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Analysis of the Movable Property Security Rights Act, 2017

By Njoroge Regeru & Company
Nairobi, Kenya

The Movable Property Security Rights Act, 2017 (“the Act”) was assented into law on 10th May, 2017.This new law will facilitate the use of movable property as collateral for credit facilities, establish the office of the Registrar of Security Rights and provide for the registration of security rights in movable property.

This Act will also benefit small and medium-sized enterprises which experience difficulty in accessing finance from the formal sector.

Overview

The Act has repealed the Chattels Transfer Act (Cap. 28) and the Pawnbrokers Act (Cap. 529.It has amended several sections of the Agricultural Finance Corporation Act (Cap. 323), the Stamp Duty Act (Cap. 480), the Hire Purchase Act (Cap. 507),), the Business Registration Services Act (Act No. 15 of 2015), the Companies Act, 2015 and the Insolvency Act, 2015.

The Objects of the Act

The Act is significant as it seeks; to enhance the ability of individuals and entities to access credit using movable assets and to promote consistency and certainty in secured financing relating to movable assets.

Significant Provisions of the Act

It is important to note that the Act, has brought with it significant provisions. These provisions are:

a)    Creation of a Security Right

A security right under the Act is created by a security agreement and provides that the grantor has rights in the asset to be encumbered or the power to encumber it. The security agreement must be in writing and signed by the grantor; it must also identify the secured creditor and the grantor, except in the case of an agreement that allows for the outright transfer of a receivable, it should also describe the secured obligation and the collateral.

b)    Types of Securities Created

The Act assists persons who do not own real (immovable) property to secure credit by facilitating borrowing against their various types of movable assets.  The Act provides that a security right can encumber the following:-

 i.  any type of movable asset, whether tangible or intangible, including future assets (a moveable asset which does not exist  or which the grantor does not have rights in or power to encumber at the time the security agreement is made;

ii. parts of assets and undivided rights in movable assets;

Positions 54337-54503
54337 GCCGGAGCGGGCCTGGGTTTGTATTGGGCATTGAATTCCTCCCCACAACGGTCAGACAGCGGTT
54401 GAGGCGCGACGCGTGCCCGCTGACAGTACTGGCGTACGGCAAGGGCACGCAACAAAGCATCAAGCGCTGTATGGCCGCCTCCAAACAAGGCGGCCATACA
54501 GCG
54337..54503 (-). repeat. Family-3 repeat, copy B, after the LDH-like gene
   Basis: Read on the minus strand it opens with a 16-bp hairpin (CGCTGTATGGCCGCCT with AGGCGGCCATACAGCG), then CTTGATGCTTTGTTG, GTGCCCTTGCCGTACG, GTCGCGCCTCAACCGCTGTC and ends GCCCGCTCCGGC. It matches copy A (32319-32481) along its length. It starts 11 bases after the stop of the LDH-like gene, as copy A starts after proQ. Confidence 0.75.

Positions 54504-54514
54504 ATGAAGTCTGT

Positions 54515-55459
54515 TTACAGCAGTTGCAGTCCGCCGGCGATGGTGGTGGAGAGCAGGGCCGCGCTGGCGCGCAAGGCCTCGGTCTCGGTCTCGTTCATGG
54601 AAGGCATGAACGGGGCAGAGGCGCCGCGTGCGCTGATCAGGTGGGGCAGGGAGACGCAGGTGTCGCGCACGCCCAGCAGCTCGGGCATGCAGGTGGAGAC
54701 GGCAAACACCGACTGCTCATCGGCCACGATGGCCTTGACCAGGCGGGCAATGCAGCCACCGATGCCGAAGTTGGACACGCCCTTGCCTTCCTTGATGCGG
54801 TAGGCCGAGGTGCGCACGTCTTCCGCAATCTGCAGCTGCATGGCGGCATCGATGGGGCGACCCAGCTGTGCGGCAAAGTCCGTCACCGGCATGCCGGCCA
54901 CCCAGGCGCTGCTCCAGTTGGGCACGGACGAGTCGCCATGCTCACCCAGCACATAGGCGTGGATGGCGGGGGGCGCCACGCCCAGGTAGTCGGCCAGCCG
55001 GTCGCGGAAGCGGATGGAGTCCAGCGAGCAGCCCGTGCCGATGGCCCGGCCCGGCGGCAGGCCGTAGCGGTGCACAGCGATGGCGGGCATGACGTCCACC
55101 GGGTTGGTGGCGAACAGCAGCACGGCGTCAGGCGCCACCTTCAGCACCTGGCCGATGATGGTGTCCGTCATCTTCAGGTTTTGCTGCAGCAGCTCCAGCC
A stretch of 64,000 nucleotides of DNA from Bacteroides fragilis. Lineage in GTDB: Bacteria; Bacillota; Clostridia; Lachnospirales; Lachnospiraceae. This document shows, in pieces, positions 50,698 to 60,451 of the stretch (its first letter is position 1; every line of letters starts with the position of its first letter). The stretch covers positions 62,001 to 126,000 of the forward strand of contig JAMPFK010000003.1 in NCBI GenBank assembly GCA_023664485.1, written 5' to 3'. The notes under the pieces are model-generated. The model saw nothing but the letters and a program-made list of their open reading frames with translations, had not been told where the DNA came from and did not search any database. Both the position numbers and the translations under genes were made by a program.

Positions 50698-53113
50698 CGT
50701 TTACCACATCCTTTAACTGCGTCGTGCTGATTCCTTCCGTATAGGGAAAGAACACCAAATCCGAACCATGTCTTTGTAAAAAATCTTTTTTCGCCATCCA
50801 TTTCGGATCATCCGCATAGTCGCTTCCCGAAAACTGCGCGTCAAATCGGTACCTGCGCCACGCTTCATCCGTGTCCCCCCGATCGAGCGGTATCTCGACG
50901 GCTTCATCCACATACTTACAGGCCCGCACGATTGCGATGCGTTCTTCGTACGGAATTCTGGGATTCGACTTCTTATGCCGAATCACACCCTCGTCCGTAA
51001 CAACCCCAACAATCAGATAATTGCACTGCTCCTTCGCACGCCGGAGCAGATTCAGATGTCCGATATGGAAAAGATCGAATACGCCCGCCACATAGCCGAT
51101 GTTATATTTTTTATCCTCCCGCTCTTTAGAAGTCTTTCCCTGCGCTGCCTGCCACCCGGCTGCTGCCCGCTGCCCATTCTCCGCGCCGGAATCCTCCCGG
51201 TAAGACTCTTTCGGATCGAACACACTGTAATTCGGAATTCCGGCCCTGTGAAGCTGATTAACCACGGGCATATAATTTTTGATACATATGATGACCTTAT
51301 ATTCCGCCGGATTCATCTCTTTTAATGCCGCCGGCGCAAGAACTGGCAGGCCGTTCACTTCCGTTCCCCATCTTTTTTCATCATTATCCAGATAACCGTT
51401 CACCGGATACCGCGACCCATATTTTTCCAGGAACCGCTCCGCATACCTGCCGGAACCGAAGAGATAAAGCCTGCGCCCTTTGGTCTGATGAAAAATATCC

iii. generic categories of movable assets;

iv. all of a grantor’s movable assets; and

v.  choses in action.

The Act further defines a tangible asset to mean all types of goods which include: motor vehicles, crops, machineries and livestock whereas intangible assets include: Receivables, deposit accounts, electronic securities and intellectual property rights.

The assets encumbered or to be encumbered ought to be described in the security agreement in a manner that reasonably allows their identification.

c)    Registration of Notices Relating to Security Rights

The Act establishes the Office of the Registrar for purposes of receiving, storing and making accessible to the public information on registered notices with respect to security rights and the general running of the registry. The Registrar will be appointed by the Cabinet Secretary for National Treasury.

Section 20 of the Act has further adopted a regime of notice filing, under which a single initial notice can be registered, and under which many individual transactions will fall. The initial notice should contain; the identifier and address of the grantor, the identifier and notice of secured creditor, a description of the collateral and the period of effectiveness of the registration.

Section 30 provides that a public registry will be established, permitting searches both by the identifier of the grantor of security, and by the serial number of the collateral. Priority will be determined by the time of lodging the security for registration.

d)    Enforcement of a Security Right

In the event that there is failure to pay or perform the secured obligation, the grantor or secured creditor will exercise any right under the security agreement or that which is provided under any other law.

If there is default with respect to an obligation, the secured creditor should notify the grantor in writing to pay money owing or perform and observe the agreement. If the grantor does not comply within the period indicated in the notification after date of service of the said notification, the secured creditor will have the right to:-

  1. Sue for any money due  or owing under the agreement;
  2. Appoint a receiver of the income  of the moveable asset;
  3. Lease the moveable asset; or
  4. Take possession of the moveable asset

Conclusion

From the foregoing, the Act has introduced numerous advantages by enhancing access to credit facilities using moveable property as collateral which will benefit small and medium-sized enterprises. The Act, however, does not provide any mechanism to verify that a person who registers a notice on movable property in their name is the owner of the property. This could eventually lead to disputes around ownership pursuant to registration.

Further, the Act does not compel any banking institution or other lender to accept movable assets as collateral. The decision on whether to accept movable assets as collateral will remain within the bank or lender’s discretion pursuant to a full risk assessment and depending on the availability of funds for this purpose.


The general information contained herein is intended for informational purposes only. It is not intended to be, and should not be construed as, legal advice or legal opinion on any specific facts or circumstances.

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